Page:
Tucked in the rocky coastline of rural Maine, a grisly murder occurs late one night. A young woman stabs a man with a harpoon, later finding a bag of cash tucked under the floorboards of his seaside cabin. Unbeknownst to her, the man she’s killed is embroiled in a larger criminal scheme that goes back generations and includes a town brothel, a group of elderly women with a history of shady dealings, and the local cops who turn a blind eye.
If this sounds like the start to a Coen brothers’ movie, you’re right on the money. “Blow the Man Down,” the first feature from writer-director duo Danielle Krudy and Bridget Savage Cole, plays like an update on the Coen brothers’ crime comedies, balancing noir themes with dry humor and wit. Like “Fargo” before it, “Blow the Man Down” is set in a highly specific time and place — a salty Maine village called Easter Cove — which, when it’s not being lit up by a colorful crew of shanty-singing fishermen, is rendered bleak and forbidding. When the film opens, sister pair Priscilla (Sophie Lowe) and Mary Beth (Morgan Saylor) have just lost their mother, and their sense of grief and isolation are reflected in their grim environs. From the get-go, the film drips with a distinctly noir mood, and it feels fitting when Mary Beth, reeling from her mom’s death and wrapped up in a dangerous situation with a strange man, accidentally kills him.
Like many noir protagonists, Mary Beth is wry and withdrawn, a loner whose only goal is to get out of her small town. But the murder causes Mary Beth — and Priscilla, who agrees to help her sister cover it up — to tumble out of her otherwise normal routine into a fraught chain of events. The sisters swallow their disgust and fear as they snap into crime mode, hastily concocting a plan to clean up the mess without getting caught.
Krudy and Cole are deliberate in employing noir hallmarks here: a stormy ocean, a corpse jammed into a cooler, a bloody knife that the camera lingers on until it goes missing. Each image in the sequence is a winking reference to crime genre cliches, placing the movie in a tradition of purposeful noir pastiche.
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But as the plot grows knottier and the story continues to unfold, the film complements its neo-noir atmosphere with a notable theme of female camaraderie. Soon after Mary Beth’s doomed evening, another murder comes to light: this one of a young female employee of the town “inn,” which is really more of a brothel. No one’s sure who’s behind the death, but a cabal of mysteriously powerful elderly ladies have their eyes on the inn’s manager Enid (Margo Martindale). In a more conventional movie, these women — with their pastel sweaters, white hair, and freshly baked berry pies — could be pictured giggling over “Fifty Shades of Grey.” But don’t mistake them for latter day “Golden Girls”: These women have presided over the town’s underbelly for decades.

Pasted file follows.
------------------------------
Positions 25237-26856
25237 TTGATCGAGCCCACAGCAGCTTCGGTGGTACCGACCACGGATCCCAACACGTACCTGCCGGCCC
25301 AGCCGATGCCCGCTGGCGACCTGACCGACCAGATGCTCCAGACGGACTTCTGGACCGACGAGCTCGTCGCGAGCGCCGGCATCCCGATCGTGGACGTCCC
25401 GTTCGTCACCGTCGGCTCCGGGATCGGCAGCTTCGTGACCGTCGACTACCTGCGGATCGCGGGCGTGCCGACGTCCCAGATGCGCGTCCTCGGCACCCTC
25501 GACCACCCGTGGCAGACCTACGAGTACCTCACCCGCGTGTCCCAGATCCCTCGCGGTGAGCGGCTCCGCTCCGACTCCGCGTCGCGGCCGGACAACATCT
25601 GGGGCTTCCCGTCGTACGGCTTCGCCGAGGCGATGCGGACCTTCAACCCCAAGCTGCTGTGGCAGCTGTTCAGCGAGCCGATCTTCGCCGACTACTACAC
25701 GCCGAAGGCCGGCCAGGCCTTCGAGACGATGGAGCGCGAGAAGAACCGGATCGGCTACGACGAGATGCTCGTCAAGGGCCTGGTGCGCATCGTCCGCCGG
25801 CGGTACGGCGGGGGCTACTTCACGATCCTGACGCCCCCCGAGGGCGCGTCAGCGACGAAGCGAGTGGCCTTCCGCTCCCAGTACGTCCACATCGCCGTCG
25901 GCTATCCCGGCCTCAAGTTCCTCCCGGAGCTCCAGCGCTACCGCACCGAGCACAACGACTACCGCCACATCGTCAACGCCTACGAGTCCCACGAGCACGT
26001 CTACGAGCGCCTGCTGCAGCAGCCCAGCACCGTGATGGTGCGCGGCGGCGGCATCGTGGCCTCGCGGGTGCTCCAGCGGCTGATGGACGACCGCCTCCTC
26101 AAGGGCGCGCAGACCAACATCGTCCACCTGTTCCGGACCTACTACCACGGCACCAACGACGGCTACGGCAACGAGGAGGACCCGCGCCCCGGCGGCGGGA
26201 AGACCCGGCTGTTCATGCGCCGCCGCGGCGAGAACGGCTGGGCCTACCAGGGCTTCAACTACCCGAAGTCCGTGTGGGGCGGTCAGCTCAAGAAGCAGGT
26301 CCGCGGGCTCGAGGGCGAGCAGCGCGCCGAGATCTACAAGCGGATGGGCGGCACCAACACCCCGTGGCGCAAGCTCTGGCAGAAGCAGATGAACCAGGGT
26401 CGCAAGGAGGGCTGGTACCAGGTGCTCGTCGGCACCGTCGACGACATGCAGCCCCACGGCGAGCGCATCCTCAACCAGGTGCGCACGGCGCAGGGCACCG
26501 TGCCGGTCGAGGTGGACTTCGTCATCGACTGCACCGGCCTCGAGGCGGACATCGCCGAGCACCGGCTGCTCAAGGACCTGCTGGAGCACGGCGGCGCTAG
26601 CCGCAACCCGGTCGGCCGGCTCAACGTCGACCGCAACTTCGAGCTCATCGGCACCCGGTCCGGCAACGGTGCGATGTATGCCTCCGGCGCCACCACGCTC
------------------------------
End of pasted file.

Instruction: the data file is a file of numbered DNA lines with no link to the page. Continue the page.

Such is the delicious allure of the world of “Blow the Man Down,” in which all of the major characters, including the duplicitous villain, are women. Mary Beth and Priscilla are wonderfully realized as the duo at the center, pairing divergent personalities — Priscilla is straitlaced and sensible while Mary Beth is wry and wild — with a genuine sisterly chemistry which they convey through witty exchanges and meaningful looks.
The trio of elderly women are sly and funny as the town “mobsters,” serving their visitors slices of pie as they extract information and acting innocent when a stray husband interrupts their meeting. Krudy and Cole are also devious in alluding to the distinctly feminine nature of their characters’ business dealings: Following one covert gathering, the camera abruptly cuts to a shot of a pancake mix box that reads “Mother’s Secret Pancake.” Later, when Enid faces the group, Martindale utters the movie’s best and most memorable line: “toodaloo, catty bitches.”
A mystery punctuated by moments of pitch black comedy, “Blow the Man Down” nods to hard-boiled thrillers while forging its own feminine path. Themes of female empowerment are never played too heavy-handedly, and are instead taken as a given in a world seemingly run by women. By the end, it’s clear that that the film’s title, which refers to a fisherman ditty that recurs in the film, is also an apt descriptor for the movie as a whole: a uniquely female project from start to finish, both in making and in message.